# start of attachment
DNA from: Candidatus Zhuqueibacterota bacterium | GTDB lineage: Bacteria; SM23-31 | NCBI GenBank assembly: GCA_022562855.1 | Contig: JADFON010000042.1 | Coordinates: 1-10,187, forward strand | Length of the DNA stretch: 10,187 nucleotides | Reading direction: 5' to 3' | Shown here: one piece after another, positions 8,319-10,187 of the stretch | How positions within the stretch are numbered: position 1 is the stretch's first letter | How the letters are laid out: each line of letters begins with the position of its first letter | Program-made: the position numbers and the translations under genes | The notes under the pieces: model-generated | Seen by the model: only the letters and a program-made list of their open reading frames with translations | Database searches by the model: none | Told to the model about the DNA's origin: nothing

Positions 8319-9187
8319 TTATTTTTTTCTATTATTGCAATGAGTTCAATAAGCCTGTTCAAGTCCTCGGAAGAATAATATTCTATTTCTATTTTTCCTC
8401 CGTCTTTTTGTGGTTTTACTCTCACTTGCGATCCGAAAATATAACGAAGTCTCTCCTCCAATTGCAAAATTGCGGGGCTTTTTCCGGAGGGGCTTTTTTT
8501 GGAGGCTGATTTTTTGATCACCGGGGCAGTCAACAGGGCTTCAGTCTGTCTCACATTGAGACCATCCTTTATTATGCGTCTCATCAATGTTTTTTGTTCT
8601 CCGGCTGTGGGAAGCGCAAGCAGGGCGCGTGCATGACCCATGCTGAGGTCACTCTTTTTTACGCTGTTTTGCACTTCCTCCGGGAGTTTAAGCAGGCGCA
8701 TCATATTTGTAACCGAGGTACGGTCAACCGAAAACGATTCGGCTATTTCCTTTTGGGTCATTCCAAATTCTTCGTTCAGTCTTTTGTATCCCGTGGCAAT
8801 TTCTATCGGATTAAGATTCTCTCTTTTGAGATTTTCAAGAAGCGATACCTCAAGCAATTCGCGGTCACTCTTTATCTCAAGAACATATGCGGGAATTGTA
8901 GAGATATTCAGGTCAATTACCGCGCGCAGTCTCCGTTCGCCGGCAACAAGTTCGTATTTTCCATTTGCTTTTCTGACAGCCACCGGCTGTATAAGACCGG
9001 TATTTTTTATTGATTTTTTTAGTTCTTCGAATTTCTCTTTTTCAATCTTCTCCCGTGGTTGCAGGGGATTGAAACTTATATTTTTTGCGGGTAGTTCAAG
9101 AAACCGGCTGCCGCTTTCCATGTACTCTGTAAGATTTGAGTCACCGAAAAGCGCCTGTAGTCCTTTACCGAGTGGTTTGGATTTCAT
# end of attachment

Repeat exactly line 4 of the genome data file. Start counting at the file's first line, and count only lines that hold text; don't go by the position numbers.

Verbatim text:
8401 CGTCTTTTTGTGGTTTTACTCTCACTTGCGATCCGAAAATATAACGAAGTCTCTCCTCCAATTGCAAAATTGCGGGGCTTTTTCCGGAGGGGCTTTTTTT